The treatment methods included in the therapeutic approach of this model are structured to achieve three objectives: reduction in pain perception, improvement of motor behavior, and improvement of cognitive and emotional factors related to the experience of pain. To reduce pain intensity, we propose the use of manual therapy, DN, and pharmacology. For improvements in pain and mandibular function, it is relevant to apply a combined intervention of manual therapy and therapeutic exercise directed to the orofacial, craniomandibular, and upper cervical regions. Although it is not yet a sufficiently investigated aspect, we consider that the prescription of generalized exercise in both aerobic and anaerobic modalities could be beneficial for patients with chronic conditions, which could favor the activation of the descending inhibitory system of pain, improve physical condition, and decrease the attentional focus on pain perception. In addition, splints appear to play a prominent role in the protection of dentition.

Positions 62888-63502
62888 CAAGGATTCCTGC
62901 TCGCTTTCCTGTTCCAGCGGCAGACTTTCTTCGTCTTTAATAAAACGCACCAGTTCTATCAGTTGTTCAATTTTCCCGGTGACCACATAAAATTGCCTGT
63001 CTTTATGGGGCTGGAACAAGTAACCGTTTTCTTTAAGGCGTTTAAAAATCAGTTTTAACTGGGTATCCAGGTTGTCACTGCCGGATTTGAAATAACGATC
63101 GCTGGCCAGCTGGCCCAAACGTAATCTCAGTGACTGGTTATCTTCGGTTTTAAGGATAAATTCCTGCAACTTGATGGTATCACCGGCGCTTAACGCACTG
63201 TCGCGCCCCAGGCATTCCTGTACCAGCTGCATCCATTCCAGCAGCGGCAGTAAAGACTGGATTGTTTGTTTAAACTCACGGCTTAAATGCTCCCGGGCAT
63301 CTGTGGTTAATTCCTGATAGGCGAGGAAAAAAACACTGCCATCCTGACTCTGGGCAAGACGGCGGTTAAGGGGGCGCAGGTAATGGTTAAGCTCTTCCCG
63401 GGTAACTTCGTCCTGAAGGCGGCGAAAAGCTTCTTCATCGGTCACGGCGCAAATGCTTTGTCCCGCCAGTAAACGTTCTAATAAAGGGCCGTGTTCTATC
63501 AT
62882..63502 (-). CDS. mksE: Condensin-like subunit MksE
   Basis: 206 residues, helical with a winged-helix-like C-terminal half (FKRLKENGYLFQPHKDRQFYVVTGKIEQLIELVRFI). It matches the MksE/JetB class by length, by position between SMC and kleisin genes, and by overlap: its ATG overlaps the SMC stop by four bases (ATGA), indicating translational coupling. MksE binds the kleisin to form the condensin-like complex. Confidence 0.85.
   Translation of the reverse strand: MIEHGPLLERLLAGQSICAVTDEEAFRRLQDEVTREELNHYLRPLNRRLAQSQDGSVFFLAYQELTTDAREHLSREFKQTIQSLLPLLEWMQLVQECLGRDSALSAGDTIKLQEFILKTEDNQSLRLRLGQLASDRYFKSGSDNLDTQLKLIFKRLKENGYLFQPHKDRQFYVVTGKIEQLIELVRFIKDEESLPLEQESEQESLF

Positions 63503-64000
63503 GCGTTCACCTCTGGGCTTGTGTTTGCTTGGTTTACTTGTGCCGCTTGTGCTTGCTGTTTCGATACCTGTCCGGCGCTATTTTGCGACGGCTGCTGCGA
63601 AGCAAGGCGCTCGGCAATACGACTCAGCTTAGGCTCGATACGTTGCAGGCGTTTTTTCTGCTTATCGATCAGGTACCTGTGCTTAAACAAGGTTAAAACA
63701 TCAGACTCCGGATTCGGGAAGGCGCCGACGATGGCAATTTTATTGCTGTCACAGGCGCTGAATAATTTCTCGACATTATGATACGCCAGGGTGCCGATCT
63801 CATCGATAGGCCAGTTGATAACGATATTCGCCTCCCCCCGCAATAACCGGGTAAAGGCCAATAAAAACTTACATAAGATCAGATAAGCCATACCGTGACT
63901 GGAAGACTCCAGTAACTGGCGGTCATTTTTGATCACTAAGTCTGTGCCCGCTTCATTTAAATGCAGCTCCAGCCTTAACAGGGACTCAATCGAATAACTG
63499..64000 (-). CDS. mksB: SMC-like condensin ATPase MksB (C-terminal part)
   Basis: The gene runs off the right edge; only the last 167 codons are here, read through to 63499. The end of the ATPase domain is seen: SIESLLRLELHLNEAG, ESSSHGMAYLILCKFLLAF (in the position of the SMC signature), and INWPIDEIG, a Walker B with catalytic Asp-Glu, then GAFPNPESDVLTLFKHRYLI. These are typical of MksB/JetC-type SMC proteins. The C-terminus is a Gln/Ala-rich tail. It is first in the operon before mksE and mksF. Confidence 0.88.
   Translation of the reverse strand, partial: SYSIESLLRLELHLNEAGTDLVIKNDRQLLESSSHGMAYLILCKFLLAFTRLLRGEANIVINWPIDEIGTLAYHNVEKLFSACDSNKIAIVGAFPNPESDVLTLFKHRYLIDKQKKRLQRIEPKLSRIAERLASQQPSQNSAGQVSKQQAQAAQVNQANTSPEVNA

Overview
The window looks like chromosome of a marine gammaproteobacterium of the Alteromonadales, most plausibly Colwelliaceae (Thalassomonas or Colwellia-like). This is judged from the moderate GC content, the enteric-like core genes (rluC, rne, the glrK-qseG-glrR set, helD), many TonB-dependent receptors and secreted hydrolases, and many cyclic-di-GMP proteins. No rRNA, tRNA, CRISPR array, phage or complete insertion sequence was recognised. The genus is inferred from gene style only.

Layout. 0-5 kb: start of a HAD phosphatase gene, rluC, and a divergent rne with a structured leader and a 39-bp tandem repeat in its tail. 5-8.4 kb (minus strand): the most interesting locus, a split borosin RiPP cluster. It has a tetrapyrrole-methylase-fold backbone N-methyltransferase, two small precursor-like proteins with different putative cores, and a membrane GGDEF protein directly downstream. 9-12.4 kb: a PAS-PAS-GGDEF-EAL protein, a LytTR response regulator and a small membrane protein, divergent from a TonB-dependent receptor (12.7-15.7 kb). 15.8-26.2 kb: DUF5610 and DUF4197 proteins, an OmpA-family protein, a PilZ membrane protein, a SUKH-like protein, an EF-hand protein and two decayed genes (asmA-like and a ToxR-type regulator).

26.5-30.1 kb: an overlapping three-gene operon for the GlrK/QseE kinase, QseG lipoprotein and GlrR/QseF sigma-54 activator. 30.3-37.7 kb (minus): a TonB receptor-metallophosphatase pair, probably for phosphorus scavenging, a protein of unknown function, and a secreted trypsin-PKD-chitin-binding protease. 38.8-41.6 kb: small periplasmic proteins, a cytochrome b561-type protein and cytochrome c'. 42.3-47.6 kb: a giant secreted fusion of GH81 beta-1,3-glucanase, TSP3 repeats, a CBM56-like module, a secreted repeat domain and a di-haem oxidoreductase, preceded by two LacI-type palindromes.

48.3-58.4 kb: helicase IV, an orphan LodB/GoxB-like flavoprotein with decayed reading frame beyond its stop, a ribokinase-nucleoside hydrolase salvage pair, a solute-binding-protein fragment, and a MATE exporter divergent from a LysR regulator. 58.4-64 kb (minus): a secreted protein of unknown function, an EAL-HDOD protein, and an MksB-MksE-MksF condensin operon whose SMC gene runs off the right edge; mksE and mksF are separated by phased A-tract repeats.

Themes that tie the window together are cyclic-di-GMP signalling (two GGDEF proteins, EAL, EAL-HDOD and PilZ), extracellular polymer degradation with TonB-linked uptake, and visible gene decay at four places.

In order to improve the effectiveness of the aforementioned treatments, it is necessary to apply them in combination with biobehavioral treatments and strategies, in which we would emphasize therapeutic education, cognitive behavioral therapy, experiential motor restructuring, graded exposure to activity, sensory reinterpretation and retraining, counseling, and methods of physiological self-regulation, such as training in relaxation and biofeedback. These treatments should aim to improve adherence to therapeutic exercise and self-management techniques, eradicate counterproductive habits, encourage positive behaviors, reduce catastrophic cognition, reconceptualize erroneous beliefs about pain and movement, reduce fear-avoidance behaviors, improve stress management, and improve the patients’ knowledge of therapeutic exercise benefits. In Figure 3, we present relevant aspects and recommendations to be taken into account for the approach and development of treatment from the biobehavioral model of pain perception and motor behavior. It is also important to mention that the treatment that we propose is applicable to patients with chronic painful TMD. For cases of acute or subacute pain, it is possible that less complex unimodal or bimodal approaches would have good effectiveness.
The authors report no conflicts of interest in this work.